FTC Town Hall to Address Digital Rights Management Technologies - Event Takes Place Wednesday, March 25, 2009, in Seattle #539814-00266

Submission Number:
539814-00266
Commenter:
K. Price
State:
NY
Initiative Name:
FTC Town Hall to Address Digital Rights Management Technologies - Event Takes Place Wednesday, March 25, 2009, in Seattle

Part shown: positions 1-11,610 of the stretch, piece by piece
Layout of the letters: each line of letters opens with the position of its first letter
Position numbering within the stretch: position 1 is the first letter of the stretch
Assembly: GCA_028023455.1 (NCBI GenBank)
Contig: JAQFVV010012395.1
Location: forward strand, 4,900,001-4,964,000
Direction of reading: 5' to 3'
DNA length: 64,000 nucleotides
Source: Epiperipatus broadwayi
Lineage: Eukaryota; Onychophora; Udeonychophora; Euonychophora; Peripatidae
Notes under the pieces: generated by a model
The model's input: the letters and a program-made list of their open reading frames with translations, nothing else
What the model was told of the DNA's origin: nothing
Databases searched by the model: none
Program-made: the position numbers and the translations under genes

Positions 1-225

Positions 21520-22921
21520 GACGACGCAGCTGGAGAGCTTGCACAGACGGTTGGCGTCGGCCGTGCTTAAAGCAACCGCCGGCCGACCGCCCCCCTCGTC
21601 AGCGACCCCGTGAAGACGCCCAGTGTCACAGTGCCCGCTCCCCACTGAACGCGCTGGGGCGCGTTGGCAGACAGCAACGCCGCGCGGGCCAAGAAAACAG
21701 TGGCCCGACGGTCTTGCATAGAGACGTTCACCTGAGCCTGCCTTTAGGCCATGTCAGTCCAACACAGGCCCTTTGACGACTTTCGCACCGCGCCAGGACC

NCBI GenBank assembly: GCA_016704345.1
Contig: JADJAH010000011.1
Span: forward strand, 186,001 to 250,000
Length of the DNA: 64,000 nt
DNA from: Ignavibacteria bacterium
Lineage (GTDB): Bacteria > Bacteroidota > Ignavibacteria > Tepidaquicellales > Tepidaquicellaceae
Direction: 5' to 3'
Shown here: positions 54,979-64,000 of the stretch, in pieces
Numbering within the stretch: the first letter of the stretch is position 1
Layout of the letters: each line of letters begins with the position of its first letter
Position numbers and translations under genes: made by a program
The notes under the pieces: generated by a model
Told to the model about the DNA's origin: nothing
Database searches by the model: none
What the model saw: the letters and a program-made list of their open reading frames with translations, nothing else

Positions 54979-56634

Good Morning FTA, Asking the Public for their insights and opinions regarding the issues of Digital Rights Management is a leap in the right direction. Attempting to squeeze a new era of information technology into an outdated business model has been a challenge for you, as industry regulators, as well as for the public. New solutions must be found through new perspectives. Sharing data, information and the transfer of data should be FREE TO ALL PEOPLES guided only by appropriateness of content by rating. Our technology, hardware and software, should be built in a way which uplifts the system of freely sharing information. The internet should be our goldmine of collective resources, free to all. We need to remove the word -regulation- from this approach to digital rights, and begin an era where people make money from freely sharing and distributing information, technology, intellectual property as well as the programs which make it all possible. No more DRM. It is time to break out of this battle and create a new system. It is time to educate people on appropriate ways to use the technology and information that is at their fingertips. The Digital Rights Movement is not about protecting rights, it is about protecting who gets paid, when and how. It is time to let the financial bottom line play second string to the importance of a greater, more educated society. I do not think that placing -Digital Restrictions- which retard the distribution of any digital information is a viable solution. As our collective understanding of how technology impacts our lives, we will evolve into a society which uses technology to either control one another, or to unite and lift one another. If we approach this new era from an attitude of control, we will meet resistance. If we approach this new era from a perspective of education and freedom, we will expand and grow. I ask the FTC to look beyond the clutter that is clouding the issue today, and adopt an underlying principal which makes information and information technology a thing that has -no need- to be railed against, thereby deleting most of the issues which plague you/us today.